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Asian women protest Harvard's affirmative action policies.

U.S. Supreme Court agrees to hear two cases about affirmative action in higher education

The fate of race-based affirmative action programs in higher education will be reviewed in pair of cases that the U.S. Supreme Court has agreed to hear. These cases, Students for Fair Admissions Inc. v. University of North Carolina and Students for Fair Admissions Inc. v. President & Fellows of Harvard College, will be consolidated.

Plaintiffs contend that the schools’ admissions systems are discriminatory to Asian American and white students. However, those challenges were struck down in lower courts, which have ruled that the schools’ policies are based on government interests to promote diversity.

Both cases center on whether to overturn the 2003 Supreme Court ruling in Grutter v. Bollinger, which upheld an affirmative action policy at the University of Michigan Law School. In the 2003 case, a white Michigan resident sued the university after being rejected, claiming that the law school policy violated the federal Civil Rights Act and the 14th Amendment of the U.S. Constitution.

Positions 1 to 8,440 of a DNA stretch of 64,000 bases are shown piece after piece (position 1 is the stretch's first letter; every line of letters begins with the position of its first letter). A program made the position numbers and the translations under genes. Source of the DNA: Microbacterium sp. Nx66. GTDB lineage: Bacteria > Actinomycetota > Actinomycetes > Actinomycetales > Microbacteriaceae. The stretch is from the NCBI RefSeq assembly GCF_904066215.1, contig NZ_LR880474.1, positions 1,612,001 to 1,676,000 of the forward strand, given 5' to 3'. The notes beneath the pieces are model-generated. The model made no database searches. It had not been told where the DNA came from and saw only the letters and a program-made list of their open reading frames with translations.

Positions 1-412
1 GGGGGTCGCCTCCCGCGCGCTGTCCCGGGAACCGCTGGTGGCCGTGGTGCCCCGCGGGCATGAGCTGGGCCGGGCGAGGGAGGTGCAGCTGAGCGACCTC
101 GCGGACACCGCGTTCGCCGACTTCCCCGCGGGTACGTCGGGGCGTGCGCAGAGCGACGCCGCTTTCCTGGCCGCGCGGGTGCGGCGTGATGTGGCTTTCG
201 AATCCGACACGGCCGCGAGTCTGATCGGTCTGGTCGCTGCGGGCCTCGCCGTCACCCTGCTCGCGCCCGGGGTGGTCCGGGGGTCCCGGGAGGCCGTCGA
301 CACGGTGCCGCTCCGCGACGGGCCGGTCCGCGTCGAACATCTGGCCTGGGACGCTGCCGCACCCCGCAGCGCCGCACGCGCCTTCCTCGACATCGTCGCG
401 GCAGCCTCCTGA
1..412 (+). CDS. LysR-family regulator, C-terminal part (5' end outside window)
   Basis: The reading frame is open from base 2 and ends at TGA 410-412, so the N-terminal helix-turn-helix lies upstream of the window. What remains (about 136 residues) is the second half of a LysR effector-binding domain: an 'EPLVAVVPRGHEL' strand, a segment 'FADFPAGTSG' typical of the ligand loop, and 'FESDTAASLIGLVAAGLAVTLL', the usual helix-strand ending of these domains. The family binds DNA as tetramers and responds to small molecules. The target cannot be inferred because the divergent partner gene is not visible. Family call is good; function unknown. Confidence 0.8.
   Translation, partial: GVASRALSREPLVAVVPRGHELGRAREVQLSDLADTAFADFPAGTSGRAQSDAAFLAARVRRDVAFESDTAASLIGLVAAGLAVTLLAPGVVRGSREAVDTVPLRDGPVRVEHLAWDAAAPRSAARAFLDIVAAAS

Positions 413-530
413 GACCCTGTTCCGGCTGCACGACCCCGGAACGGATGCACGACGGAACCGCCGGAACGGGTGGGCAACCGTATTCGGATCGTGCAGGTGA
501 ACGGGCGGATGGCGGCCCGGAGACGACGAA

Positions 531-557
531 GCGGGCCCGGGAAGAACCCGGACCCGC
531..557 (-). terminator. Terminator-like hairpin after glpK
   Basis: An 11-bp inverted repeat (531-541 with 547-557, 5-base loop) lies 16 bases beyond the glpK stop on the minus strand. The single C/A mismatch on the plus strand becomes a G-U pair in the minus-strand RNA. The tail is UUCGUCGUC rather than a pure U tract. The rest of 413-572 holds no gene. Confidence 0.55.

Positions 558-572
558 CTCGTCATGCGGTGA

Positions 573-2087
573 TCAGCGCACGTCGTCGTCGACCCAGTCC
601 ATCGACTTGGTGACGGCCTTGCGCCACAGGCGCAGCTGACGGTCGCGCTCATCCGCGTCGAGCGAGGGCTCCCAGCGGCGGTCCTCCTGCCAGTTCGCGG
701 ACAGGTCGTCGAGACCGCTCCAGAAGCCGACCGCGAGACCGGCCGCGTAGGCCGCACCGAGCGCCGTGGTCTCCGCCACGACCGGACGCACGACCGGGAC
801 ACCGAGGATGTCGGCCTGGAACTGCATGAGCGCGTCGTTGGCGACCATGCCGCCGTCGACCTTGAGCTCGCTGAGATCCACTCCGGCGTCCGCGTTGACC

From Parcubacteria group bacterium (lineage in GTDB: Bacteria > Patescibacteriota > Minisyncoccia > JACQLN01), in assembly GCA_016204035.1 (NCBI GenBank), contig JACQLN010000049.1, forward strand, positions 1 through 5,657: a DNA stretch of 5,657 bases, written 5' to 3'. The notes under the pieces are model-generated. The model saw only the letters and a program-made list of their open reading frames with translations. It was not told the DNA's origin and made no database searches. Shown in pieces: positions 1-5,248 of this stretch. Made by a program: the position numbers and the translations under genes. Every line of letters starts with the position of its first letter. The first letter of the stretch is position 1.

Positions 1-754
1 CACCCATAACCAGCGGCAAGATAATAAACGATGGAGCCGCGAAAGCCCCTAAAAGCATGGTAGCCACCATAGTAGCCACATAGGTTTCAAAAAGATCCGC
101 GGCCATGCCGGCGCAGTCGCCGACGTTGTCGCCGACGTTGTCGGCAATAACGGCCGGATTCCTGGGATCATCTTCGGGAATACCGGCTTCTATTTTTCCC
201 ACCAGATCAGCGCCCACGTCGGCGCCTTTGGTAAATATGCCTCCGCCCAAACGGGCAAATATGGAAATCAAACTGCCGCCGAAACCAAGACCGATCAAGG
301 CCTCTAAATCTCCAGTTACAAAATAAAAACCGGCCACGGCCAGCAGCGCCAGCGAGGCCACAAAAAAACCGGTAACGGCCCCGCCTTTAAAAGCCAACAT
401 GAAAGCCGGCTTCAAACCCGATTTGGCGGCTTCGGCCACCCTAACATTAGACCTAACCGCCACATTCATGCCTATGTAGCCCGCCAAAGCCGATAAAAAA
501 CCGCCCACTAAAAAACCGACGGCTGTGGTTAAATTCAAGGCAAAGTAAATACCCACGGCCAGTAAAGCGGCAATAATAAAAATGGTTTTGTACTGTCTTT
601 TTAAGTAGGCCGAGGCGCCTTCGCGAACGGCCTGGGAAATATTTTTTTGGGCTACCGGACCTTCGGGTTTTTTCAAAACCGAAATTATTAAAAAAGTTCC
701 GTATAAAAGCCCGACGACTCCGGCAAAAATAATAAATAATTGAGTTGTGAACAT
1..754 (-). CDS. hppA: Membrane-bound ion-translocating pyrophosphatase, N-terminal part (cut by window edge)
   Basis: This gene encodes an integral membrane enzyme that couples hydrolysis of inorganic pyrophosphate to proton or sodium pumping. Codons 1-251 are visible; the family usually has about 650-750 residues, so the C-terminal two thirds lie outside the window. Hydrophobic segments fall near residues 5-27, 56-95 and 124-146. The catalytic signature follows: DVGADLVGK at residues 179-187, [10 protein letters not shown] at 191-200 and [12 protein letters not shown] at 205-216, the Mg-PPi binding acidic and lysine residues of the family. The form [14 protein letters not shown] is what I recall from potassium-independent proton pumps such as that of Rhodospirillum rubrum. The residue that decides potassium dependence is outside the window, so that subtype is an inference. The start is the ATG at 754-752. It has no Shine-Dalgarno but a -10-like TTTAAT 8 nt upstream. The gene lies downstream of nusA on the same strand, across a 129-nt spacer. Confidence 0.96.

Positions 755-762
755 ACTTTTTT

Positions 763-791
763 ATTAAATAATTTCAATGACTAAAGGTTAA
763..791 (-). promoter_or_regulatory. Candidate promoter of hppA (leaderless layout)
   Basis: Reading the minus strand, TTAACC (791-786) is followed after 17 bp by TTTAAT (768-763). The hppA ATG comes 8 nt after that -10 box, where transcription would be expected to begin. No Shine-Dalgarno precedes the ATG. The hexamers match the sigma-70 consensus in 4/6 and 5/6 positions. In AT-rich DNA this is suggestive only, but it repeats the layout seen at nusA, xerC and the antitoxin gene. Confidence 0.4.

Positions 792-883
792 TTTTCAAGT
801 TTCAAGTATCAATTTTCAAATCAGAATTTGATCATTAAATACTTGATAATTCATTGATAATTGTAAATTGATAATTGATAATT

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A majority of the Supreme Court justices concluded at the time that the Michigan policy was not unlawful, because the racial preference was only one of many parameters for acceptance to the school.

“When race-based action is necessary to further a compelling governmental interest, such action does not violate the constitutional guarantee of equal protection so long as the narrow-tailoring requirement is also satisfied,” Justice Sandra Day O’Connor wrote. “Universities can.. consider race or ethnicity more flexibly as a ‘plus’ factor in the context of individualized consideration of each and every applicant.”

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In a July 2021 article, political science professor Evan Gerstmann argued that, given the current makeup of the Supreme Court, race-based affirmative action may be labeled unlawful.

“Its decisions have not been uniformly conservative so far, but even the more centrist justices, such as Chief Justice Roberts, have expressed a lot of doubt about the use of race in university admissions,” he wrote. “Furthermore, in 2003, the majority of the Supreme Court signed on to a decision stating ‘the Court expects that 25 years from now, the use of racial preferences will no longer be necessary’. That clock has almost run down.”

–Alan Goforth | Metro Voice

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